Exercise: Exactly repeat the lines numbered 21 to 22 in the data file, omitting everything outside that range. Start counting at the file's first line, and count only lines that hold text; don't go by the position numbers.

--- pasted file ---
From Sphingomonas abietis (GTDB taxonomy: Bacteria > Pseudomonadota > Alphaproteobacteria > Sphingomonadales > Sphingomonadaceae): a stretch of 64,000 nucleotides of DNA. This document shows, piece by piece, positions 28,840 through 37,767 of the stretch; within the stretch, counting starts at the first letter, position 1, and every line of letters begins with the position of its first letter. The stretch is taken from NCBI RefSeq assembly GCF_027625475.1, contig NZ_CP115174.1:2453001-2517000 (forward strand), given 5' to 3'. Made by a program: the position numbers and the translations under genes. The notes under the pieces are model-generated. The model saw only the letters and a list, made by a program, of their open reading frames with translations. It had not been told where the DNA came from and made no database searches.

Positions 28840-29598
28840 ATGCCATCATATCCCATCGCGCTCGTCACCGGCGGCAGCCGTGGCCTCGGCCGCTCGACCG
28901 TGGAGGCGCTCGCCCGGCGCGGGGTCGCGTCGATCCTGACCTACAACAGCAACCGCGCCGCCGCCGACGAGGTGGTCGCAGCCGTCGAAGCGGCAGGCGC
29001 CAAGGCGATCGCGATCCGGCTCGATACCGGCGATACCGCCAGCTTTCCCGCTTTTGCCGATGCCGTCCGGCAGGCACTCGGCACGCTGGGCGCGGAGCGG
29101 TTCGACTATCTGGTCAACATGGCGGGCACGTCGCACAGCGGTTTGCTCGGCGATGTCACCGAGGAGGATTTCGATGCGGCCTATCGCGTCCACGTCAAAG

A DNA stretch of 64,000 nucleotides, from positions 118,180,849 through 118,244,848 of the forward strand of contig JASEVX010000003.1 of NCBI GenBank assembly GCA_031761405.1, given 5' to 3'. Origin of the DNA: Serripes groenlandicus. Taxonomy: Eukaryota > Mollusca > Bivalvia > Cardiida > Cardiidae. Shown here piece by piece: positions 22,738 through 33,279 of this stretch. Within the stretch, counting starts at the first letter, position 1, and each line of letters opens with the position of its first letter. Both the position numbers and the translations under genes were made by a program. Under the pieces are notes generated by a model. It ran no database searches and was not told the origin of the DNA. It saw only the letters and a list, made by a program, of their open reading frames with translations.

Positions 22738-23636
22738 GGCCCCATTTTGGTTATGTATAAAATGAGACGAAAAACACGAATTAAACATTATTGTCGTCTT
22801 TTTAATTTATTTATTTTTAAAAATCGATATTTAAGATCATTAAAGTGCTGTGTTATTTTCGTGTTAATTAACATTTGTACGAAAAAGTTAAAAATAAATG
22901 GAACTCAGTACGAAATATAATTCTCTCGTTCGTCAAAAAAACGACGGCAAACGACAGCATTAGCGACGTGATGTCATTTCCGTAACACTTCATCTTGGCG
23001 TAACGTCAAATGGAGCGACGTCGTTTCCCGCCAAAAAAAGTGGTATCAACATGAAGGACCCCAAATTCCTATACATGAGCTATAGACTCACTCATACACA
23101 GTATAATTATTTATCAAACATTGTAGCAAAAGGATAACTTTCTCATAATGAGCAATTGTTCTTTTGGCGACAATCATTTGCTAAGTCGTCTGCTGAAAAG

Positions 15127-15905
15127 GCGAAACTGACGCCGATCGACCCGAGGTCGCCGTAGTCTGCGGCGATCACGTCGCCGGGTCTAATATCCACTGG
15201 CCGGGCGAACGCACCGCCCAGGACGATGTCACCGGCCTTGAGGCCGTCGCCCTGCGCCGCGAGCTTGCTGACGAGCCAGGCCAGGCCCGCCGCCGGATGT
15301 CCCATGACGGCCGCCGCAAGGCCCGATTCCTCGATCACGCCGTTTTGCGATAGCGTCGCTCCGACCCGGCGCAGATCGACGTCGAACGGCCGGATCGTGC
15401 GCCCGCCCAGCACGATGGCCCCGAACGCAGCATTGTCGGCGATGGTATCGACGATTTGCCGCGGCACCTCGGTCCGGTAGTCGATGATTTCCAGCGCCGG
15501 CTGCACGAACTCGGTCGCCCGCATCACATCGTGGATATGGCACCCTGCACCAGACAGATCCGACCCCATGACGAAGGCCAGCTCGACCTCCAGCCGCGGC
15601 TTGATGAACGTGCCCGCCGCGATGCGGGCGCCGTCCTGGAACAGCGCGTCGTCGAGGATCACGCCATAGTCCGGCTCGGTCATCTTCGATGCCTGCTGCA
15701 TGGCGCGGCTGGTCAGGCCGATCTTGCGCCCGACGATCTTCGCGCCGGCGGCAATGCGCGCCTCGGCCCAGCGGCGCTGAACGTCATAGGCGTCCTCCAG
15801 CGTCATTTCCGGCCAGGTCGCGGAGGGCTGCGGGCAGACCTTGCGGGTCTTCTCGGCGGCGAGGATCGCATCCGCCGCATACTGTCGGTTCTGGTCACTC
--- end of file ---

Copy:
15701 TGGCGCGGCTGGTCAGGCCGATCTTGCGCCCGACGATCTTCGCGCCGGCGGCAATGCGCGCCTCGGCCCAGCGGCGCTGAACGTCATAGGCGTCCTCCAG
15801 CGTCATTTCCGGCCAGGTCGCGGAGGGCTGCGGGCAGACCTTGCGGGTCTTCTCGGCGGCGAGGATCGCATCCGCCGCATACTGTCGGTTCTGGTCACTC